Moreover

Bergamot essential oil


Bergamot essential oil


Bergamot is a plant known in Europe that belongs to the Rutaceae family and whose scientific name is "Citrus bergamia". Bergamot looks like a tree about four meters high, with a straight and thick stem and a bark that turns to shades of gray. The flowers of this tree are characterized by an intense and pleasant aroma, the same that is used to prepare flower essences based on bergamot. They are white and have five petals. The fruits instead are round and their color varies from a bright green - when they are still unripe - to an intense yellow when they reach the right ripeness; they resemble mandarins both for their round shape and for the fact that they have a peel (the so-called Esocarp), a thin white fabric that covers it entirely and preserves the pulp that is inside, the Endocarp, which as a an orange is made up of a dozen or more segments with seeds, with a slightly bitter aftertaste. From Bergamot, an essential oil is used that is widely used in aromatherapy, the "alternative" science that uses more natural aromas to cure more or less serious diseases to be inhaled according to need.

The Bergamot in History


However, Bergamot is not a recent discovery: in fact the ancients used it exploiting its curative properties. On the name of this tree there is not a single version: there are those who believe it derives from the city of Bergamo, where bergamot oil would have been marketed for the first time, and those who claim it derives from the Turkish term “beg armudi ”, or rather of the lord. Not even its origin is clear: for some it is native to the Canaries, for others of China and for others still of the Spanish town of Berga. What is certain is that it is a citrus fruit that is probably the result of a graft which would see bitter lemons and oranges as protagonists. From a historical point of view, its use has always been linked to natural cosmetics and perfume, one of the oldest ever used in Europe: to make the first bergamot cologne was an Italian, Gian Maria farina, who in 1704 but he lived in the colony city. Since then it has spread a great deal, making another great property of bergamot, which is the ability - recognized by the ancients - to cure fever (especially that caused by malaria, whose epidemics were very frequent) and parasites that attack the intestine.

The main uses of Bergamot essential oil



The essential oil of bergamot is an excellent natural antidepressant: in aromatherapy you are in fact used to soothe sadness, melancholy and anxiety, as well as to mitigate the effects of stress on the body. Bergamot calms states of agitation, fear and anguish, restoring serenity and helping to regain peace of mind. The essential oil of bergamot is also useful for all those shy, introverted people, who have difficulty approaching others: it encourages encounters, being comfortable with others and with themselves. The bergamot is therefore effective to adequately counteract all the pathologies affecting the central nervous system: among these, not least insomnia, which today afflicts an important part of the normal population. The difficulty of falling asleep, frequent or early awakenings at dawn have serious repercussions also on the mood and emotional stability of people: for this reason a good rest is essential for health; bergamot helps to relax and thus reconciles sleep, improving its quality and prolonging its duration. Like all oils, even the essential one of bergamot can be used directly on the skin: spread on the epidermis, in fact, it has an effective antiseptic, antibacterial and disinfectant action; it is used to purify acneic skin and to soothe abscesses. Diluted, it is excellent for relaxing foot baths or to be used as vaginal lavage: in this case, in fact, it proves to be really useful in the prevention and sometimes even in the treatment of candida, cystitis and other diseases of the genital or urinary tract.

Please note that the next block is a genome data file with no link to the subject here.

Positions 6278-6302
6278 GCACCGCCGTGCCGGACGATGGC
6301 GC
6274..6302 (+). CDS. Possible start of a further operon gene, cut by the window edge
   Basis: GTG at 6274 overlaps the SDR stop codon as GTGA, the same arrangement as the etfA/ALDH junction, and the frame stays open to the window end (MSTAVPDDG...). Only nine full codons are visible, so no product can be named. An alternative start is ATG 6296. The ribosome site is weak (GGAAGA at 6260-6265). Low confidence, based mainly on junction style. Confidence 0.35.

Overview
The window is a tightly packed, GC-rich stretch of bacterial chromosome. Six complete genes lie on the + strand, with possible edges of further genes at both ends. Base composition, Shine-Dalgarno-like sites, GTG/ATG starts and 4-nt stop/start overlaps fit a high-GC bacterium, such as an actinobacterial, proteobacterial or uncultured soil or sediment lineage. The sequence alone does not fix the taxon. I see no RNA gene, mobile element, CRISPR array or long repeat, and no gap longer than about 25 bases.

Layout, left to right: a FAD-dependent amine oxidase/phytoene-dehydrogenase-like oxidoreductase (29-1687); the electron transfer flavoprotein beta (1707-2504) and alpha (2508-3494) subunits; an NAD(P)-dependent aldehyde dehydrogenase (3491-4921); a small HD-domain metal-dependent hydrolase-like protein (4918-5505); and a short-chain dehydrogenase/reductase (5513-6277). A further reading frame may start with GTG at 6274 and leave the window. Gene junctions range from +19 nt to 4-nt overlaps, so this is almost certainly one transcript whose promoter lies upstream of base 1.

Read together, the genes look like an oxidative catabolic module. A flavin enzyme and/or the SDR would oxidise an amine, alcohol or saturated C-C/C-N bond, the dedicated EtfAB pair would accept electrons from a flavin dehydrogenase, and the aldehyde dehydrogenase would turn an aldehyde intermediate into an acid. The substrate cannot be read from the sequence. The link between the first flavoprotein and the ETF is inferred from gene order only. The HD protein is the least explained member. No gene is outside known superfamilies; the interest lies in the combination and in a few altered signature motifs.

How to use Bergamot essential oil



The essential oil of bergamot comes from the peel of the fruit and is obtained by cold pressing. Its scent is unmistakable, fresh, intense and slightly fruity. It can be used to perfume environments: in this case, a drop of essential oil must be diluted in a humidifier or in an essences diffuser for every square meter of the room you want to perfume. Diluted for vaginal lavages, eight drops are used in a basin of water; the application should be repeated at least twice a day if there are ongoing infections. Finally, if gargle is desired, five drops of bergamot essential oil should be diluted in a glass filled with water. Gargling should be done at least twice a day and should be rather prolonged: their function is similar to that of the mouthwash; bergamot in fact disinfects the mouth, soothes abscesses in progress, cures and prevents halitosis.

Bergamot essential oil: When the essential oil of Bergamot should not be used


Being phototoxic, this oil should not be applied absolutely on the skin before exposure to the sun, as it can cause irritation and favor the onset of skin spots. Its use should be avoided only in these cases, since, like most natural preparations, the essential oil of bergamot is not toxic and does not irritate the skin.